I have been meaning to post on the moral issue of "probability" for some time. Since the blog is largely a conversation with myself, save for the loyal family member or unlucky visitor who happens to stray these portals, I don't feel guilty for indulging myself.
After William of Ockham set up reason as a kind of neutral arbiter which could operate, so to speak, from a skeptical void (since names are just conventions, and since we really only know what we think we know), moral theology moved definitively in the direction of laxness. The Jesuit order attempted to instill a counter-discipline, but it was perceived mostly as a hair-shirt. Since Ockham, Western man has moved in the direction of only having to give one, just one, good reason why a tradition, rule, law, or custom could be safely neglected, guilt-free.
Of course, it doesn't take a genius to figure out that there is ALWAYS at least ONE good reason to do anything, even the most heinous acts imaginable (at least the ones I can imagine). While this may have liberated the sensual and sensually-sunken material man to pursue experimentation and science (or "Progress & Reality", as the proponents like to call it in its purest and most unfettered state), and while great material goods have undoubtedly been produced (though the problem of equity and distribution is yet, I note, to be solved, with no end in sight), it also essentially gave a trump card for Reason against Religion: no religious argument, or even a real religion, or perhaps even any personal piety, can long survive the conviction that one good reason on the devil's side is sufficient to fore go the ancient path.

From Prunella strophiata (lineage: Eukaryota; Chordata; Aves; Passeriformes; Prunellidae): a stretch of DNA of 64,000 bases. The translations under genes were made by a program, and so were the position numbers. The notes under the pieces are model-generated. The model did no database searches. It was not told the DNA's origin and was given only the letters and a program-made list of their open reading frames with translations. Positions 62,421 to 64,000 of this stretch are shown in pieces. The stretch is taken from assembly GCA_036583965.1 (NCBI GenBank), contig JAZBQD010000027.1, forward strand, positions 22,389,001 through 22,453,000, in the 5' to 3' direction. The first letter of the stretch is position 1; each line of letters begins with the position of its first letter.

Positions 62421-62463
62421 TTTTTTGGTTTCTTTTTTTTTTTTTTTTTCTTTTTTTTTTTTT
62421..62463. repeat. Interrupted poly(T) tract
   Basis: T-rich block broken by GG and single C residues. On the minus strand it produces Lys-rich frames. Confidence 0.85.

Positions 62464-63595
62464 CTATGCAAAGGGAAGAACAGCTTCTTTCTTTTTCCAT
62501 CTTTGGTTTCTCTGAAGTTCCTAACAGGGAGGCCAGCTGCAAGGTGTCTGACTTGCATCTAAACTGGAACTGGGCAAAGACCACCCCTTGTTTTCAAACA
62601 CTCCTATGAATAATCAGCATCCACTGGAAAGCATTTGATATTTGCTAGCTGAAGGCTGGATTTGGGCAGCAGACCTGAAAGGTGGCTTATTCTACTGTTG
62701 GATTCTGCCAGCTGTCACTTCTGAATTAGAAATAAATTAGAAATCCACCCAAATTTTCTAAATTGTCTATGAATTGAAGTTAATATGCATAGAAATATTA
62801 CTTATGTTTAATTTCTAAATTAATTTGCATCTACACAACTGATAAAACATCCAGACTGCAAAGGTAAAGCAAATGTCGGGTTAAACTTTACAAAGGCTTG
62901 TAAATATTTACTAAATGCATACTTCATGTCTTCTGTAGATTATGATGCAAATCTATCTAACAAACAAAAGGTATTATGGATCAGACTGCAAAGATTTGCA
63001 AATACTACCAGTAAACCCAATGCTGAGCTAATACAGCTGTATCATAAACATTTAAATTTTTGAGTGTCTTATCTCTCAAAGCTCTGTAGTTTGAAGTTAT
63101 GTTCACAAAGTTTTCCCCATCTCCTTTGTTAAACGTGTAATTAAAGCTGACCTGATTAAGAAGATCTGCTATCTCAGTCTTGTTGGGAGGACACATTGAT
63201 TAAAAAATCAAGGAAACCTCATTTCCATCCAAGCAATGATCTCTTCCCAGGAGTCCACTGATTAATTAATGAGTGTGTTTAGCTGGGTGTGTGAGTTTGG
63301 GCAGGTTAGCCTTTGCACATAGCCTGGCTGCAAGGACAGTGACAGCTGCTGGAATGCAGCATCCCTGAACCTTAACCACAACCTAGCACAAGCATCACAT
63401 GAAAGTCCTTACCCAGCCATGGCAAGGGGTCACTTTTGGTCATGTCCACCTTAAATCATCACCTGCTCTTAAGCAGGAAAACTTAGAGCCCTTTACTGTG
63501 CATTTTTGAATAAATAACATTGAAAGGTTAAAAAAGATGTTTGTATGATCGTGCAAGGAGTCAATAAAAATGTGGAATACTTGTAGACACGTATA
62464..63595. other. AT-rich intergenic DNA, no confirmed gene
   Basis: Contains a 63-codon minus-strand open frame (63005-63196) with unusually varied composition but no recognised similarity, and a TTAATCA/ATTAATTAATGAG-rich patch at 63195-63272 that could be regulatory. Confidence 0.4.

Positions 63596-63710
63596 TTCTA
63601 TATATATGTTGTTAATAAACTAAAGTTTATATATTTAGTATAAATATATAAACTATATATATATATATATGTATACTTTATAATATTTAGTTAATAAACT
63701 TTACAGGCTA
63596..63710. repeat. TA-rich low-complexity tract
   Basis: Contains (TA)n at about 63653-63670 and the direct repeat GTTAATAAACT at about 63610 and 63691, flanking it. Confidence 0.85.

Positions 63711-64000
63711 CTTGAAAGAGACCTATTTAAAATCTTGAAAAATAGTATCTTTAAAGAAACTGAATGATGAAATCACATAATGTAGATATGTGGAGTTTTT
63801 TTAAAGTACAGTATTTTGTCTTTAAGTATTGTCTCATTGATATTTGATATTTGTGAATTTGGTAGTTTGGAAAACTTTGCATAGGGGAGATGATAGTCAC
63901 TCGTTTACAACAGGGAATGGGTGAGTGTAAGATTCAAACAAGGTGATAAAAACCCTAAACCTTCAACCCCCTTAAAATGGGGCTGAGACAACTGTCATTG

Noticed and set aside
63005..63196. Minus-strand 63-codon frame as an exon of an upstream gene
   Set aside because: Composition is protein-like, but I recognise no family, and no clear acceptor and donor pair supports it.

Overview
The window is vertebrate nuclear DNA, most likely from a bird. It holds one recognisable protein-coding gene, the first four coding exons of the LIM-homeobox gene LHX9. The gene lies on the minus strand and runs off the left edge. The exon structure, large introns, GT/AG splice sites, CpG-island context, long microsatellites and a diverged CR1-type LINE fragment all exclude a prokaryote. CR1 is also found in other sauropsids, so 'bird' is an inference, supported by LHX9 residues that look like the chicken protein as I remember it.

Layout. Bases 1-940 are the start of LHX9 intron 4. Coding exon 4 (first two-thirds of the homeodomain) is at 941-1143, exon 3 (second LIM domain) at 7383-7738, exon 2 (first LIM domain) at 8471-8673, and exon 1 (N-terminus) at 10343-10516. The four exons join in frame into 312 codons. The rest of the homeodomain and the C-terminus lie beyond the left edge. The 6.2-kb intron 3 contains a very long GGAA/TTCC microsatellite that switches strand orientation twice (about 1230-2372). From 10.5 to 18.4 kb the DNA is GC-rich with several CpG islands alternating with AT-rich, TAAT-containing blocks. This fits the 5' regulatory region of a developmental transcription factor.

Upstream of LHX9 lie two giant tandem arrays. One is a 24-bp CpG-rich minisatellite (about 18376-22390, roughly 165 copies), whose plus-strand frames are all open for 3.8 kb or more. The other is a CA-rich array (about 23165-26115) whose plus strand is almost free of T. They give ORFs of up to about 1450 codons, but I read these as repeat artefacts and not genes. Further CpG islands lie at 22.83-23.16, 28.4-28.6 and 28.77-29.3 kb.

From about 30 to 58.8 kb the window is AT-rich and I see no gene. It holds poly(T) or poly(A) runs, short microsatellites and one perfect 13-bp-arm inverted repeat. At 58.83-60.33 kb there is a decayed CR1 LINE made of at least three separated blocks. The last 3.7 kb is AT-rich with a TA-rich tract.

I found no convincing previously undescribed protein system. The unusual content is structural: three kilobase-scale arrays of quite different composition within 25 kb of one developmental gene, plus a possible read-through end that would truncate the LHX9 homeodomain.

This has been extended, even, in Modern Times to include the idea that merely one tiny doubt on the other side of the ledger (the Faith, or debit side) can suffice to justify a wholesale write-off. Modern "religious" people complain about this lopsidedness, but the two developments are related, it would appear. Minimalism in ethics can lead to minimalism in dogmatics, as well.
A host of intellects have debated these issues, and it is one of the more interesting Counter Reformation topics that developed out of the late medieval nominalism. I'll note Alphonso Ligouri as one of the more interesting.